Get our free email newsletter with just one click

Howard Brenton play to premiere at new Southampton theatre

Southampton's proposed new arts complex Plan's for Southampton's new arts complex
by -

The world premiere of Howard Brenton’s The Shadow Factory has been announced to run at a new theatre in Southampton.

Brenton’s latest work will run at NST City from February 7 to March 3, with press night on February 15.

The Shadow Factory, set in Southampton during the Battle of Britain, will open the brand new NST City venue, which was conceived by Nuffield Southampton Theatre’s director Samuel Hodges and 59 Productions.

Shadow factories were the outcome of the Shadow Scheme, a plan devised in 1935 and developed by the British Government in the build-up to World War II to try to meet the urgent need for more aircraft using technology from the motor industry.

Alongside the production, the company will mount The Shadow Factory Exhibition; an installation featuring the moving set designed by 59 Productions.

Brenton said: “The creation of the shadow factories is an inspiring story from a frightening time, something for Southampton to celebrate.

“We may be uncertain about what is going to happen in the next few years. But our present anxiety pales beside the dire straits the townspeople found themselves in during the September of 1940. Their lives were torn apart – German bombing raids above, on the ground their work places requisitioned by the ruthless Ministry of Aircraft Production.”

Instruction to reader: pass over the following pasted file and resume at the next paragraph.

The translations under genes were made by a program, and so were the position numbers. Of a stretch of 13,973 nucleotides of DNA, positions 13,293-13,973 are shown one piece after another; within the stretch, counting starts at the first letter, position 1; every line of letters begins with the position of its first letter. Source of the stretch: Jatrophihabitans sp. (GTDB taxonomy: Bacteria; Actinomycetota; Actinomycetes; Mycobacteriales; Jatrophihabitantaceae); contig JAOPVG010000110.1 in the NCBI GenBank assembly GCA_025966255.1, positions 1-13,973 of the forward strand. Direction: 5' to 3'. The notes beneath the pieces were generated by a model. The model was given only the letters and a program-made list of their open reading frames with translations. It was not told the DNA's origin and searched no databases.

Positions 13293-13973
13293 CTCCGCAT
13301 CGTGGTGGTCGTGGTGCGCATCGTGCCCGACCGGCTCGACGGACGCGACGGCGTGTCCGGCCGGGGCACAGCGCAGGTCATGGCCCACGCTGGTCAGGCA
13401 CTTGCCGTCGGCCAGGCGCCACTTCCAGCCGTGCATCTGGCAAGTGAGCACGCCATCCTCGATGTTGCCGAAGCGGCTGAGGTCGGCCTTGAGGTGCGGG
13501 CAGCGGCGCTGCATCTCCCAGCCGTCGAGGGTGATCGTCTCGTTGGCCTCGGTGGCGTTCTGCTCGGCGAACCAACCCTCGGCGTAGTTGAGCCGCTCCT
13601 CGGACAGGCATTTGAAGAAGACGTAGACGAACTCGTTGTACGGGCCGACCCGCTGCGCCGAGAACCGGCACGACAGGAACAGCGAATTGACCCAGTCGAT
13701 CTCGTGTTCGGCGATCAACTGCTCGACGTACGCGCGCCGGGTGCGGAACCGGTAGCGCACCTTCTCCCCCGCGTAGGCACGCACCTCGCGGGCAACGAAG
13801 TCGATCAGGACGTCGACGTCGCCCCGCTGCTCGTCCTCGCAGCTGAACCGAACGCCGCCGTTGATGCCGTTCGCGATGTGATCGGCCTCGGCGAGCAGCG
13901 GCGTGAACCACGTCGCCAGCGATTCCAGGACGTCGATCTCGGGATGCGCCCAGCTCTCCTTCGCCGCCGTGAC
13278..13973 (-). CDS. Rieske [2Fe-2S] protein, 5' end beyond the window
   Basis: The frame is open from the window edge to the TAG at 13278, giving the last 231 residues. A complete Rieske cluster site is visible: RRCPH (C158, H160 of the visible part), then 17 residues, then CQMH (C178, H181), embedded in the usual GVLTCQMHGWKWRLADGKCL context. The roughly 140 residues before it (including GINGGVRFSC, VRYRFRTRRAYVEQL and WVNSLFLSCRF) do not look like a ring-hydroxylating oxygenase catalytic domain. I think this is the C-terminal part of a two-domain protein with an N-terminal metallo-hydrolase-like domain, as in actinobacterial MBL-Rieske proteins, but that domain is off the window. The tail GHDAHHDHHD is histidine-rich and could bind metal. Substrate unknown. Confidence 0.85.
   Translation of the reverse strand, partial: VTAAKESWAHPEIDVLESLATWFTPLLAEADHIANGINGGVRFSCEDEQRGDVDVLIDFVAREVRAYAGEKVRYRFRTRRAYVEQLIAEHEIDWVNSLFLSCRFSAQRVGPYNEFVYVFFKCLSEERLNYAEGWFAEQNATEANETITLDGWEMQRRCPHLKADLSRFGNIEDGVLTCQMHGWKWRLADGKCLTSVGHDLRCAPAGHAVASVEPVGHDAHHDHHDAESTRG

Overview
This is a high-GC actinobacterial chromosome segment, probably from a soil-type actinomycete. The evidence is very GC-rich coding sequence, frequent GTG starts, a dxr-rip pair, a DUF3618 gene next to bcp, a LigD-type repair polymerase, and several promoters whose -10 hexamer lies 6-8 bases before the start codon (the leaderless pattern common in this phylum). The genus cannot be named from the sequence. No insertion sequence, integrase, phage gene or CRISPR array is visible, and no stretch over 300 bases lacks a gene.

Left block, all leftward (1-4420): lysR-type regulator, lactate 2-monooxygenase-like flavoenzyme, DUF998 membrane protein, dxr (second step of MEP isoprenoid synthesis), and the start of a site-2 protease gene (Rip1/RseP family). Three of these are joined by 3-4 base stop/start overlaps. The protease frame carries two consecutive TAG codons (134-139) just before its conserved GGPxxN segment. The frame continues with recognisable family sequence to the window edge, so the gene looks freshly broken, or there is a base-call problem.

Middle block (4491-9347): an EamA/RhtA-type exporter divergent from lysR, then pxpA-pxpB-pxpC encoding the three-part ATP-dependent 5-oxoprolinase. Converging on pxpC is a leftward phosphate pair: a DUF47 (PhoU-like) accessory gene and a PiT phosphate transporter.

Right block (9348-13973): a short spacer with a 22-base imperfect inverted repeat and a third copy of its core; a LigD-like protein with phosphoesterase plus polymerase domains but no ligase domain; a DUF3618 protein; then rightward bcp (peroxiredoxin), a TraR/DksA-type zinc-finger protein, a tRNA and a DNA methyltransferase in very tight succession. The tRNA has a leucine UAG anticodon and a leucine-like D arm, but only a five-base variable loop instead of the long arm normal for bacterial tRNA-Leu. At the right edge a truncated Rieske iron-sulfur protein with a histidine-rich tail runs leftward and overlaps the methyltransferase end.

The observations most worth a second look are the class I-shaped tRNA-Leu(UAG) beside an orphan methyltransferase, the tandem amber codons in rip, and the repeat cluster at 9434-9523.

Hodges added: “I first heard about this story months after starting this job and was immediately struck by its significance.

“Not just for what it says about Southampton’s past, but as an example of what the future can be. We famously live in a particularly segregated country right now – and our political leaders do nothing to reassure us that cohesion and empathy will be at the forefront.”

Further programming for the opening season at NST City will be announced shortly.

NST City is part of Studio 144, Southampton’s new £28 million city centre arts venue.

We need your help…

When you subscribe to The Stage, you’re investing in our journalism. And our journalism is invested in supporting theatre and the performing arts.

The Stage is a family business, operated by the same family since we were founded in 1880. We do not receive government funding. We are not owned by a large corporation. Our editorial is not dictated by ticket sales.

We are fully independent, but this means we rely on revenue from readers to survive.

Help us continue to report on great work across the UK, champion new talent and keep up our investigative journalism that holds the powerful to account. Your subscription helps ensure our journalism can continue.